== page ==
Manson ordered followers to commit mass murder, believing in an impending and apocalyptic race war in America
Charles Manson, the notorious cult leader who led his followers to commit a spate of gruesome Hollywood murders in the 1960's, died in hospital "of natural causes" at age 83, California prison officials said late Sunday.
Manson was the psychopathic guru who declared himself "The Devil" and masterminded a savage 1969 killing spree in the United States that shocked the world.
His apocalyptic cult was behind a spate of random murders in upscale mostly white neighborhoods of Los Angeles -- unleashing a wave of panic in the city and beyond.
In 1969, Manson sent his followers, known as the "Manson Family", to kill seven people including pregnant actress Sharon Tate, wife of director Roman Polanski.
Four other people were brutally stabbed to death at Tate's home, and the next day the "Manson Family" murdered another wealthy couple in Los Angeles.
Manson "died of natural causes at 8:13 pm (0213 GMT Monday) on Sunday" at a hospital in Kern County, the California Department of Corrections and Rehabilitation said in a brief statement.
Debra Tate -- the sister of Manson's most famous victim, Sharon -- told celebrity website TMZ that she received a call from prison officials saying that Manson, who had long been ill, died Sunday evening.
Manson died at 8:13 p.m. (11:13 p.m. ET) at a hospital in Kern County, California, a spokeswoman for the state Department of Corrections and Rehabilitation said.
He had been admitted to hospital earlier this month for an undisclosed "serious illness", US media outlets reported at the time.
Manson plied his his followers, mainly young middle-class women, with drugs and his charisma convincing them that he was the reincarnation of Jesus Christ. He emerged as the leader of a twisted new world vision he termed "Helter Skelter", after a Beatles song he had become obsessed with.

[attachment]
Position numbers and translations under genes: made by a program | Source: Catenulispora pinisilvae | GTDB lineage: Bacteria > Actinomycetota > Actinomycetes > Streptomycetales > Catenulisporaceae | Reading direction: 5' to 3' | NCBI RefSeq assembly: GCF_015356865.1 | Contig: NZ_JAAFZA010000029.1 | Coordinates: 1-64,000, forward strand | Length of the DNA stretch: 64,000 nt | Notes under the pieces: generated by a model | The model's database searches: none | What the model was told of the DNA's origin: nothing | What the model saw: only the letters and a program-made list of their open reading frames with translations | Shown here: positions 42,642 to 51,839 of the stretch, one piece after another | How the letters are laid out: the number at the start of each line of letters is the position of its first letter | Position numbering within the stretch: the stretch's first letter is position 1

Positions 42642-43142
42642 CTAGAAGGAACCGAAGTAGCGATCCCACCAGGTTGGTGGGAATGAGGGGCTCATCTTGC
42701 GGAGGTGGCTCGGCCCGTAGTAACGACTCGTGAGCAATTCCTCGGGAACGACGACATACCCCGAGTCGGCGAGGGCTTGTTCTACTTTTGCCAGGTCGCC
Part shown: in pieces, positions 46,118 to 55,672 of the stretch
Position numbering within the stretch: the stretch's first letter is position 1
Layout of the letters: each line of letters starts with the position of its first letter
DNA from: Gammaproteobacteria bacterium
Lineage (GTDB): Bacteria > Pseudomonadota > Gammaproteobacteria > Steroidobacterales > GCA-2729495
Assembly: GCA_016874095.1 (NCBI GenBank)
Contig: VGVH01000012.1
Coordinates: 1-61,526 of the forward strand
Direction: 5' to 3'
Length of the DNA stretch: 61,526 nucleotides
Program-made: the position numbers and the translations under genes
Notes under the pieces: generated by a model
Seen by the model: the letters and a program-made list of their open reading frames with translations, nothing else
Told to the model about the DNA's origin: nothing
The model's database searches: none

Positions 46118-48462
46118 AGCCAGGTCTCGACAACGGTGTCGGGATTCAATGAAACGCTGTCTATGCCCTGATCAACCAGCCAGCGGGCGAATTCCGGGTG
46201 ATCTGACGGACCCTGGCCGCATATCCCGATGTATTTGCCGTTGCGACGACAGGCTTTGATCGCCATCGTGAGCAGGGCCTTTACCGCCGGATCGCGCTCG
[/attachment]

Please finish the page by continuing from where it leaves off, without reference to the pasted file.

Manson ordered his followers to carry out the murder spree, hoping that African Americans would be blamed, sparking what he believed to be an impending and apocalyptic race war in America.
His "Family" disciples committed at least nine murders, but it was the horrific killing spree of seven people including the heavily pregnant Tate on August 9-10, 1969 that sealed his notoriety.
One of his followers, Susan Atkins, carried out Tate's murder, after which she tasted the actress's blood and wrote "PIG" with it on the home's front door.
Though he did not actually kill anyone himself, he was convicted of the murders and sentenced to death in 1971 along with four of his disciples.
The sentences were later commuted to life in prison after California outlawed the death penalty.
Manson applied for parole multiple times over the course of his imprisonment, but he was rejected each time with the parole board stating at his last hearing in 2012 that he had not appeared to make any efforts to rehabilitate himself.
- At home in prison -
Upon his death, he had been in prison in California since 1971. In a 1981 interview conducted from jail, Manson said he had already spent most of his life in prison and felt at home there.
Manson was born on November 12, 1934 in Cincinnati in the Midwestern US state of Ohio to a 16-year-old mother, and grew up without knowing his father.
After he was repeatedly caught stealing, as a 13-year-old teen he was placed in a juvenile correctional facility and remained in detention, shifted between various facilities, until he was freed on parole in 1954.
The following year, Manson married a hospital waitress named Rosalie Jean Willis, but a year later was convicted again, this time for stealing a car.
While back in jail he learned that his wife had given birth to a son, but she asked for a divorce and left with the child.
Released again in 1958, Manson was married again a year later, to a prostitute who went by the name Candy Stevens and who would remain his wife until 1963.
By then, Manson was already back in prison for violating his parole, and would remain there until 1967 when he was released at the height of the hippie era.
More than 40 years later, the killing spree by Manson's "Family" continues to haunt the public psyche and stir morbid fascination, fuelled by books, songs and tourist routes, websites and films.
Manson himself published a music album in 1970, re-issued as a CD in 2006.
In prison, he was granted permission in 2014 to wed then 26-year-old Afton Elaine Burton, described in US media as a slender brunette, who had been visiting him. But the 90-day license expired without the ceremony going ahead.
(Staff with AFP)